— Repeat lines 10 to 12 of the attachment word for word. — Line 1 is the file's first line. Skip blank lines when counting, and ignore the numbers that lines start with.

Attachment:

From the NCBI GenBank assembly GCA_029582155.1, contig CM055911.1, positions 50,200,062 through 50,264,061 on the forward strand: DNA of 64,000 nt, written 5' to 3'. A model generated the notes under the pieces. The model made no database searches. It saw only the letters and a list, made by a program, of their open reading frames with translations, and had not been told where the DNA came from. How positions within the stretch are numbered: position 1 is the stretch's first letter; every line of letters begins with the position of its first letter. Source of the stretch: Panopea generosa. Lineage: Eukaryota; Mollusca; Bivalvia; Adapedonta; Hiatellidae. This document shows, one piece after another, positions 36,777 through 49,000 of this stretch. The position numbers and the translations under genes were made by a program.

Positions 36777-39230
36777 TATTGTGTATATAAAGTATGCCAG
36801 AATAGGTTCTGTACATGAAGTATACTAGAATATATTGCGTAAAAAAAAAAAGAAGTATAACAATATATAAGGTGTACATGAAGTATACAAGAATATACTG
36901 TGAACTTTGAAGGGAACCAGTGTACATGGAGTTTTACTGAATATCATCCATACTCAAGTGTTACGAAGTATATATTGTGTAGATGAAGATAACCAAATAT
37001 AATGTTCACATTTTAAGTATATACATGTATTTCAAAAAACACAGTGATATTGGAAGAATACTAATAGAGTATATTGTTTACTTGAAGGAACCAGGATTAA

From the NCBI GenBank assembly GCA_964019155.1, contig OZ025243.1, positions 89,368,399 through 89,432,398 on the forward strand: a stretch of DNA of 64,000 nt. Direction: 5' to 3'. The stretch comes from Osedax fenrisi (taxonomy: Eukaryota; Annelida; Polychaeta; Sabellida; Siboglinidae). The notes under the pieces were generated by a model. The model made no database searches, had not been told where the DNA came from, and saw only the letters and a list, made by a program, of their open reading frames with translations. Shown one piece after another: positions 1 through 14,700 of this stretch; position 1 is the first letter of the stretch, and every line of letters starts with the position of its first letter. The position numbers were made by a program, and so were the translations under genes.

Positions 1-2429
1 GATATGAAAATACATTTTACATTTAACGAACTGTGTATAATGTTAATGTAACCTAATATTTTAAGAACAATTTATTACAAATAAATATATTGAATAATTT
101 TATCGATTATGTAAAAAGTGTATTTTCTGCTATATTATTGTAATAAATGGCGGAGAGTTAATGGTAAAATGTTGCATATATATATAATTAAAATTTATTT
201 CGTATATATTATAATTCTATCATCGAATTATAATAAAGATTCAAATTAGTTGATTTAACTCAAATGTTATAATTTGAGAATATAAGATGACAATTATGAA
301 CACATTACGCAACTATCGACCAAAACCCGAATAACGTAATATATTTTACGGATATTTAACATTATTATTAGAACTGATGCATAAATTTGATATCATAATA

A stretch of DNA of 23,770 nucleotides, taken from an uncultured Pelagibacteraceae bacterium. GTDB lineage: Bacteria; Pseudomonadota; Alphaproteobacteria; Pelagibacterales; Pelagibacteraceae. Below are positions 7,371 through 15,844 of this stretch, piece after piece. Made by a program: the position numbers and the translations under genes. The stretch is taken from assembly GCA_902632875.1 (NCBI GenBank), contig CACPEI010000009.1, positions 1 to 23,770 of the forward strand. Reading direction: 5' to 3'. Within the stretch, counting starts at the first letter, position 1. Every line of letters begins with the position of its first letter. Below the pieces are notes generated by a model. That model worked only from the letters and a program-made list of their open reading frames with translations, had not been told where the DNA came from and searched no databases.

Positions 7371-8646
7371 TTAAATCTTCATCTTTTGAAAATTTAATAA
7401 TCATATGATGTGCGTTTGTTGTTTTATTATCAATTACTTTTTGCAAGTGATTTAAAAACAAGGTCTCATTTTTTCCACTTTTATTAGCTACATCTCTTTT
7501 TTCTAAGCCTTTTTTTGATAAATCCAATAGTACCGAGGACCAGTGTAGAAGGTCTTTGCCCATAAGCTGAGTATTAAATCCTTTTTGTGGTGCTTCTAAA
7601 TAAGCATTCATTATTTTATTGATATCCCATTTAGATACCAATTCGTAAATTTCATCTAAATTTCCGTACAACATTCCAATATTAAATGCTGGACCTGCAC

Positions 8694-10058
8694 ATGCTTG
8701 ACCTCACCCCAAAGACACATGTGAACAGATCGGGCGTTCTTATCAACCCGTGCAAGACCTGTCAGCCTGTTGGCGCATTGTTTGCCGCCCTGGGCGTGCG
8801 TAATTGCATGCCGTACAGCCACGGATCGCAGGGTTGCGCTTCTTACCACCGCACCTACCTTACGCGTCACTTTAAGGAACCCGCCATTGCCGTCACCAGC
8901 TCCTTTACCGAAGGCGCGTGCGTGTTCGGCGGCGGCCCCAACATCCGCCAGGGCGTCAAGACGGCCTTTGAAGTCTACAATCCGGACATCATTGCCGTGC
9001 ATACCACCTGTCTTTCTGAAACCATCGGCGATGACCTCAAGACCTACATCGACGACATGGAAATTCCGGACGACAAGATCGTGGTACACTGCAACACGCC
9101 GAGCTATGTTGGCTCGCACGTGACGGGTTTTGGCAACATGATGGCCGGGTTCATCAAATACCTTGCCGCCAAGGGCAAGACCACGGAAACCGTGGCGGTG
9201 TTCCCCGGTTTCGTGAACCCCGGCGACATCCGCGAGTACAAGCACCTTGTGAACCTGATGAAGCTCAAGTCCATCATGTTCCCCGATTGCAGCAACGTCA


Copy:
101 TATCGATTATGTAAAAAGTGTATTTTCTGCTATATTATTGTAATAAATGGCGGAGAGTTAATGGTAAAATGTTGCATATATATATAATTAAAATTTATTT
201 CGTATATATTATAATTCTATCATCGAATTATAATAAAGATTCAAATTAGTTGATTTAACTCAAATGTTATAATTTGAGAATATAAGATGACAATTATGAA
301 CACATTACGCAACTATCGACCAAAACCCGAATAACGTAATATATTTTACGGATATTTAACATTATTATTAGAACTGATGCATAAATTTGATATCATAATA